If you choose the 45-cent call spread and 1. 90 put spread then the market has not moved too far from your original trade prices, making it far less likely that any adjustment may be necessary. In other words, it does not matter whether you collected 2. 80 for the put spread. All that matters is that you have an iron condor with a net credit of 2. You should consider covering either the call spread, or the put spread, when the prices reaches a low level.

You are correct in concluding that there is little hedge remaining when the price of one of the spreads is low. If you decide that 0. You are correct is deciding that it is not a good strategy to wait for a long time to collect the small remaining premium. 60 is the proper price at which to cover one of the short positions, then by all means, cover at that point. I tend to wait for a lower price. If you want to pay more to cover the low-priced portion of the iron condor when you get a chance to do so quicklythere is nothing wrong with that.

However, do not assume that covering quickly is necessarily a good strategy because that leaves you with in your example a short call spread and you no longer own an iron condor. If YOU are willing to do that by paying 60 cents, then so be it. It is always a sound decision to exit one part of the iron condor when you deem it to be a good risk-management decision.

But, do not make this trade simply because it happened so quickly or that you expect the market to reverse direction. If you are suddenly bearish, there are much better plays for you to consider other than buying back the specific put spread that you sold earlier. The main lesson here is developing the correct mindset because your way of thinking about each specific problem should be based on your collective experience as a trader.

Your actions above are reasonable. However, it is more effective for the market-neutral trader to own an iron condor than to be short a call or put spread. You are doing the right thing by exiting one portion of the condor at some low price, and that price may differ from trade to trade. But deciding to cover when it reaches a specific percentage of the premium collected is not appropriate for managing iron condors.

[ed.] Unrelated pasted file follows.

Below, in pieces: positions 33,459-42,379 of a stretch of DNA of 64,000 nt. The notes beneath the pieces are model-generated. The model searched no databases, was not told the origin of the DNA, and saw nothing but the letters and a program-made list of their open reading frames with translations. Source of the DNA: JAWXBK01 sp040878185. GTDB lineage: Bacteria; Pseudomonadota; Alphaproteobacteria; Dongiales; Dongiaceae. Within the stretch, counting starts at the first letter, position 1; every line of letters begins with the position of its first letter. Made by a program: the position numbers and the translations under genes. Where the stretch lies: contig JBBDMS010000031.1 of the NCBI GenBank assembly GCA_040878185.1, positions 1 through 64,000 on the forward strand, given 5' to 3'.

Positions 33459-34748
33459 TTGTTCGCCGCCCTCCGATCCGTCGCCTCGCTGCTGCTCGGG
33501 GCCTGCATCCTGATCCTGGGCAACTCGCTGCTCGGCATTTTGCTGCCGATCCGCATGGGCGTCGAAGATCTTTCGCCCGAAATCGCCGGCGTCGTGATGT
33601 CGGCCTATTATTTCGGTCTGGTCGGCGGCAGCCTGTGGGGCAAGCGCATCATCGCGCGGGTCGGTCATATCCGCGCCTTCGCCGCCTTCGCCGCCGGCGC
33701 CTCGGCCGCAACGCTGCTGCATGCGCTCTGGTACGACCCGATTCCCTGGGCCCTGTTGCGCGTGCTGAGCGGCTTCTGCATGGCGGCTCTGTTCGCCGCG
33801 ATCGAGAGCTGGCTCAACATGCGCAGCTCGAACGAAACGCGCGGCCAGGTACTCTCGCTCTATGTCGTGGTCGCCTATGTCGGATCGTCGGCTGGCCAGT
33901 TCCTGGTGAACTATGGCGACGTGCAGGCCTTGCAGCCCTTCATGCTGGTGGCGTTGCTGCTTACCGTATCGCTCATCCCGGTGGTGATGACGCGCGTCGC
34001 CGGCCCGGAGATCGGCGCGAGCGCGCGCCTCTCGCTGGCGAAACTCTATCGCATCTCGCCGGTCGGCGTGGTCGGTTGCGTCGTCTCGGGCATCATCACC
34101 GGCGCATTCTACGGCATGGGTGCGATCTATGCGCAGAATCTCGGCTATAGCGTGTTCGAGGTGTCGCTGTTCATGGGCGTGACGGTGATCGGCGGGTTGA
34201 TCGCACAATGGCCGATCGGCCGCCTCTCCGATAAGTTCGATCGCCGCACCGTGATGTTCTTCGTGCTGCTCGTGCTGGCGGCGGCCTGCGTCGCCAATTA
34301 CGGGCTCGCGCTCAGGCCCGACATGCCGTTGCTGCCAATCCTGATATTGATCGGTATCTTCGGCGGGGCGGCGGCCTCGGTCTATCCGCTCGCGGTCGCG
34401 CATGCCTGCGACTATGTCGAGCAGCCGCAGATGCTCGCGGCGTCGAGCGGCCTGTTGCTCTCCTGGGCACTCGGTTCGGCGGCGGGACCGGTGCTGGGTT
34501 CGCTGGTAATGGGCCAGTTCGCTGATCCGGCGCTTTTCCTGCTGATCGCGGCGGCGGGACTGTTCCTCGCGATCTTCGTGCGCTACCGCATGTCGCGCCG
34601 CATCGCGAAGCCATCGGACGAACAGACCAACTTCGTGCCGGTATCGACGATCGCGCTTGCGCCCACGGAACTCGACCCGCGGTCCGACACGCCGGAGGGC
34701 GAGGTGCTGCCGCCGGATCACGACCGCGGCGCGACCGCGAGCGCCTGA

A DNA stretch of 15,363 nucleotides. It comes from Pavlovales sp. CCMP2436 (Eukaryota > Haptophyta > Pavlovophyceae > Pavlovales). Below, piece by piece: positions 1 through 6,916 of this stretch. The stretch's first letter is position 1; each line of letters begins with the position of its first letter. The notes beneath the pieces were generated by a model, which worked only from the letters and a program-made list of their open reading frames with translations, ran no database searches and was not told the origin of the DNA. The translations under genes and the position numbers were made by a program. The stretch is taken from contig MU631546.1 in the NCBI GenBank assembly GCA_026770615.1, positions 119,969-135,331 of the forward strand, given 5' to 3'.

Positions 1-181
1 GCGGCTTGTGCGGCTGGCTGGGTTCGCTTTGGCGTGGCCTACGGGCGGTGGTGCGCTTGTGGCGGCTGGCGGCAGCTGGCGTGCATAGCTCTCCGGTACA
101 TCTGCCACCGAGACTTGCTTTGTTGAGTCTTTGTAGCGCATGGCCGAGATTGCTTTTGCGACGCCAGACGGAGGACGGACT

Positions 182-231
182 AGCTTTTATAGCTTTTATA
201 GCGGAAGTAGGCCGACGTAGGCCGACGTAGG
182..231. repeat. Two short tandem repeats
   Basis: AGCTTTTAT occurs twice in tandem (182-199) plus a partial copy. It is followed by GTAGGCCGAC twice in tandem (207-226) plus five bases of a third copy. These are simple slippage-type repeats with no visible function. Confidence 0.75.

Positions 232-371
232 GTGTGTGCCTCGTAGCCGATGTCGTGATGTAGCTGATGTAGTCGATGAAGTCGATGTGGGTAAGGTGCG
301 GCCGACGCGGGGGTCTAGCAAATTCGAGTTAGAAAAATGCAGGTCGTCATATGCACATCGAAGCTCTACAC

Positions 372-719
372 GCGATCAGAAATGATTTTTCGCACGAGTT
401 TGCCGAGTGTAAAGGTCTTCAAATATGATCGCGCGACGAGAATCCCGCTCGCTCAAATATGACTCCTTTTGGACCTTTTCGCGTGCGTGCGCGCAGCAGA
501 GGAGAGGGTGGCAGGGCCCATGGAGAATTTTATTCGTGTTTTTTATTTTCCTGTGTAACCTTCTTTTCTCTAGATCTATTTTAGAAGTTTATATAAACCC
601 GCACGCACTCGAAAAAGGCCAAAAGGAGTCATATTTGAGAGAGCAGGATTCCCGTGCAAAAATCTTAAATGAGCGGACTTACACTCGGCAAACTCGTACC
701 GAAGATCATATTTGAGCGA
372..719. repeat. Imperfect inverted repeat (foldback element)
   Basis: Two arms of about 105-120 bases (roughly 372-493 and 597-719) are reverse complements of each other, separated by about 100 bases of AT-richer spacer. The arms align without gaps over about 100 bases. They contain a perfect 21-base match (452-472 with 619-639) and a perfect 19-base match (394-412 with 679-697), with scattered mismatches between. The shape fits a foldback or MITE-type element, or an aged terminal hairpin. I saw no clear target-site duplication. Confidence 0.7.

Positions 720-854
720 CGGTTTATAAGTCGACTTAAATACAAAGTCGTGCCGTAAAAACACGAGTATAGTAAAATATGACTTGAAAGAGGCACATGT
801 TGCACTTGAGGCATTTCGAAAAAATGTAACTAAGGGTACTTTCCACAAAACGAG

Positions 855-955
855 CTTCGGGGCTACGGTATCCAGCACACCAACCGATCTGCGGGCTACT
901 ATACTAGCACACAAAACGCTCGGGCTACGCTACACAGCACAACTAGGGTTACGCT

Volatility Indexes VIX and RUT. Interesting story in today s Wall Street Journal online. Most people are familiar with the VIX, the CBOE Volatility Index. It uses options prices to measure the expected volatility of the S P 500 index. A lesser known index is the RVX, the CBOE Russell 2000 Volatility Index. This uses the exact same formula as the VIX, but applies it to the Russell 2000 s stocks. The differences in your alternatives are subtle and neither is right nor wrong.

As you might imagine, the RVX has historically run higher than the VIX, given that it measures the expected volatility of an inherently more volatile small-cap stock index. According to Russell Investments, the premium, or the difference between the two indexes, has historically been around 29. But in 2014, a year that was at first a wild ride for small-caps, and then a wild ride for everyone, the relationship between the two has been both historically wide, and historically narrow.

Read the whole story at the WSJ site. Iron Condors and Soaring Option Volume. Reuters Growing concerns about the economy and markets sent volatility soaring on Wednesday Oct 15, 2014 and pushed trading volume in the U. options market to its highest level in more than three yearsas traders moved to hedge their portfolios on fear of further market gyrations.

You can read the whole article at the Reuters site. Is it time for Iron Condors. The increase in implied volatility suggests that investor complacency may have ended and that fear has returned. The question for traders is whether it is time to adopt premium-selling strategies the iron condor, for exampleor if it is better to wait for even higher volatility.

One thing is certain getting into this game before the volatility highs have been reached is a treacherous undertaking. I recommend waiting because it is better to avoid iron-condor risk when we do not know whether the current period of increased volatility is just beginning.

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15.02.2020 : 09:24 Nesho:
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16.02.2020 : 08:48 Nagrel: